A Quick Guide to the Book of Revelation in History: Some context for the May 21 Rapture thing

This is something I vaguely remembered writing a while back after a conversation about the Book of Revelation and predicting the End of the World. I thought I’d post it here, as I’m getting the impression that, in the wake of the whole Harold Camping thing, that people are starting to think the ‘Rapture on May 21st’ is mainstream Christian thinking. It’s not, and I’m not going to be embarassed tomorrow if/when it hasn’t happened. There’s a whole bunch of history behind this, and if you’re interested I’d recommend checking it out from that perspective, but like I said, here’s just a quick overview that might help put things into a bit of context:


The Early Church believed that the Second Coming was imminent; they were being persecuted by the Roman Empire and with the destruction of the Temple in Jerusalem in 70AD, the idea that they were living in the Last Days was powerful.

However, Jesus didn’t return, and in 313AD, the Emperor Constantine put an end to the persecution of the church. Suddenly the persecuted church was mainstream and the end of the world seemed a lot further away. The idea that Revelation was about current affairs declined and gave way to a spiritual interpretation – it’s all about the idea of good vs evil, God vs Satan, prior to the Second Coming. This became the standard Church interpretation of Revelation for hundreds of years.

The medieval period saw a gulf develop between the church authorities (who were increasingly abusing their power) and the general public. Life wasn’t exactly a bed of roses, and this lead to people reclaiming a ‘physical’ interpretation of Revelation – the Antichrist walked the world, in the form of the Catholic church, or Jews, or Muslims, or whoever else was considered an enemy, feeding off the same issues that lead to the Reformation.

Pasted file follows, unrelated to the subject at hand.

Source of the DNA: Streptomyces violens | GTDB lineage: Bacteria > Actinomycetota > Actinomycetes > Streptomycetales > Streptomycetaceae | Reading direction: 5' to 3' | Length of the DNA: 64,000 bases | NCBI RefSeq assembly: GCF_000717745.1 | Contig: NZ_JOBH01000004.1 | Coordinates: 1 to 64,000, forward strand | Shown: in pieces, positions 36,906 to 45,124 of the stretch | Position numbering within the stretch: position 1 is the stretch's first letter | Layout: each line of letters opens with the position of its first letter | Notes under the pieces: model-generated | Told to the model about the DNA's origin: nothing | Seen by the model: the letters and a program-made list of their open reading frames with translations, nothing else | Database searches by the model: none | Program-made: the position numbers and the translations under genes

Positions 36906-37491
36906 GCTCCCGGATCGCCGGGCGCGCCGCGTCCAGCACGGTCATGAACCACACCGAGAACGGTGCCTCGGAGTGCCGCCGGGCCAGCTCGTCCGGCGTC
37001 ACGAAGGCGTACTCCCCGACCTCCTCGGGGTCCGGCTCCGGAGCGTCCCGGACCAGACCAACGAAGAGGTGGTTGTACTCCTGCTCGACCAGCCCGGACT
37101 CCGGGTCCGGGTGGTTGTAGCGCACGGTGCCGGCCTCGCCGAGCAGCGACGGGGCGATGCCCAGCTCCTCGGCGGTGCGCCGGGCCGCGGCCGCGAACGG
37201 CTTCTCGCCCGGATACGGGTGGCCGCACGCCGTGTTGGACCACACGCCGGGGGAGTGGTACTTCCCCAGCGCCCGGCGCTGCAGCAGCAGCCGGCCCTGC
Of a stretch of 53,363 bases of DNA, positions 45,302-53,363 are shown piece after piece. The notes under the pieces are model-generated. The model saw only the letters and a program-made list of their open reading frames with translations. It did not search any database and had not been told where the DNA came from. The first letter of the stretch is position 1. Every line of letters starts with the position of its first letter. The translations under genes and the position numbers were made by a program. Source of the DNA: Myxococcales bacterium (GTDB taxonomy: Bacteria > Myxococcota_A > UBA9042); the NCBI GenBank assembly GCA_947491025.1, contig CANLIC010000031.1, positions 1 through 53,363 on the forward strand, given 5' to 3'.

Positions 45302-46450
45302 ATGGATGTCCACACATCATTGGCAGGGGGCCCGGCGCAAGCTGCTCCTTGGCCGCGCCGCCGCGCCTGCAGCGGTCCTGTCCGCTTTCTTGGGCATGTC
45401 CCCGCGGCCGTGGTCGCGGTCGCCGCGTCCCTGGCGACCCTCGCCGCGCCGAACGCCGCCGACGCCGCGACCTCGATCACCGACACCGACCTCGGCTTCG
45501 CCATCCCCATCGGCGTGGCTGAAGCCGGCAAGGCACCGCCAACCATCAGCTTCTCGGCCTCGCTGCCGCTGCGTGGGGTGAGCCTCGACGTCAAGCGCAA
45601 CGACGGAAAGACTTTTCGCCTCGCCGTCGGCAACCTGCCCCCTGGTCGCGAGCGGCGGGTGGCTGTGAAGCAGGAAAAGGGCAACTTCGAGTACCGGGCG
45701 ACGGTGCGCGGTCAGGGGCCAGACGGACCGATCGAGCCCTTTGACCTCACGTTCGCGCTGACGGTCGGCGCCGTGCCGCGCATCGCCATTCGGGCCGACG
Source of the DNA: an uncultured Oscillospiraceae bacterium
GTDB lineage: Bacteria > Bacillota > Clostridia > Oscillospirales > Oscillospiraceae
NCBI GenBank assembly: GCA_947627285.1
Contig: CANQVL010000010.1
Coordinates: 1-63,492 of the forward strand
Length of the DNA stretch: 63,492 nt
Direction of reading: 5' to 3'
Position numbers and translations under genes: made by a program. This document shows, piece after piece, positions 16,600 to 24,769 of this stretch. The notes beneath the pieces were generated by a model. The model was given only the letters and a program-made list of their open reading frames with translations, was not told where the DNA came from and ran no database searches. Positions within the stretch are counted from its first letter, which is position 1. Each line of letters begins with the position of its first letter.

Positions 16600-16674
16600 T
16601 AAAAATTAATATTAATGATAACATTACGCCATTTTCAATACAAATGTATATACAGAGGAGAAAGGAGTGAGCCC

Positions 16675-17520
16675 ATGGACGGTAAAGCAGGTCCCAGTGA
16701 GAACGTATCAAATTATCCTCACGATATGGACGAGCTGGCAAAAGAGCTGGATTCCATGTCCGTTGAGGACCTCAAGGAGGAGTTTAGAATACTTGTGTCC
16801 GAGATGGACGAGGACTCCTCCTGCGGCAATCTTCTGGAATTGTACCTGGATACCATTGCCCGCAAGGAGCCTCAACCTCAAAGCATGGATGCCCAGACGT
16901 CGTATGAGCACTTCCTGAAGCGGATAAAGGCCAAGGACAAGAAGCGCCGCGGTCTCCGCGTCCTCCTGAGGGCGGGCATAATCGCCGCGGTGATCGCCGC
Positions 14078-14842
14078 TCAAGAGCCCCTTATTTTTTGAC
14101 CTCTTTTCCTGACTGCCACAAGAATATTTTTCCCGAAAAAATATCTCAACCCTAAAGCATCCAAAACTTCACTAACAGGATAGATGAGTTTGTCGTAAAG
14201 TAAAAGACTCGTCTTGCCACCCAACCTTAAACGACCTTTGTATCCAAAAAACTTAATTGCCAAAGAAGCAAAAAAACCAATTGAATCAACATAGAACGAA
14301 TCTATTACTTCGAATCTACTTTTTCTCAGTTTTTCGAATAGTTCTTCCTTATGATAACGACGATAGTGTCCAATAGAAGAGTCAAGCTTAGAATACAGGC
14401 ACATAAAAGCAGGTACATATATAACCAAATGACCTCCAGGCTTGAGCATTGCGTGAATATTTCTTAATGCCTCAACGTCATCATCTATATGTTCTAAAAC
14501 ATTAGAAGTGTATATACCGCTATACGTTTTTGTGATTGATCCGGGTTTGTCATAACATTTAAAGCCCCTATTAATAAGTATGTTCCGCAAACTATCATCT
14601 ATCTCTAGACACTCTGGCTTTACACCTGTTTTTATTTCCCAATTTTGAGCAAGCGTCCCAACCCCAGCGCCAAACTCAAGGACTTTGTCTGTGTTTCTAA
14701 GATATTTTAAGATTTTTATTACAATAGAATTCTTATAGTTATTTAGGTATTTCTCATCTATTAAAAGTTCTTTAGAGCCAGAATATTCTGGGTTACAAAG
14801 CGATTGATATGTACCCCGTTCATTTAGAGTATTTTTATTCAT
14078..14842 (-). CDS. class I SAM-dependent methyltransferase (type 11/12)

When the Reformation kicked off, people like Martin Luther and John Calvin were wary of Revelation – Calvin ignored it when writing his commentaries on the Bible, and Luther thought the whole thing was “neither apostolic or prophetic”. However, Luther eventually decided that the Pope fit the criteria for the Antichrist, and, in Protestant circles, the interpretation stuck. Officially, the Protestants stuck to a symbolic interpretation, but the propaganda value of being able to call your enemies ‘Antichrist’ was popular…Apocalyptic thinking went through a period of popularity around the mid-1600’s, but declined in Europe after that; it shifted more towards America with the establishment of the Puritan colonies there.

Then came the Enlightenment. The metaphorical interpretation of Revelation declined, partly due to a growing faith in science and our ability to measure and categorise things. A more literalist interpretation became popular, although unlike the Early Church, Christians weren’t waiting for the Second Coming to save them from persecution; rather, the Enlightenment belief in continual progress meant that they believed the Church could establish God’s kingdom here on Earth and lay the groundwork for Christ’s return, whereupon he could finalise the work started by the Church. This interpretation coincided with the settlement of America, and so became a major factor in the development of the United States and its national character.

Unfortunately, as time went on, it became more and more obvious that things weren’t getting better, and the American Civil War (1861-65) and the First World War fifty years later pretty much ended the idea that God’s kingdom on Earth was being established. This view really took off in the sixties and seventies, and forms the background for the latest End Times popularisation with the Left Behind series.

Which neatly takes us to May 21st

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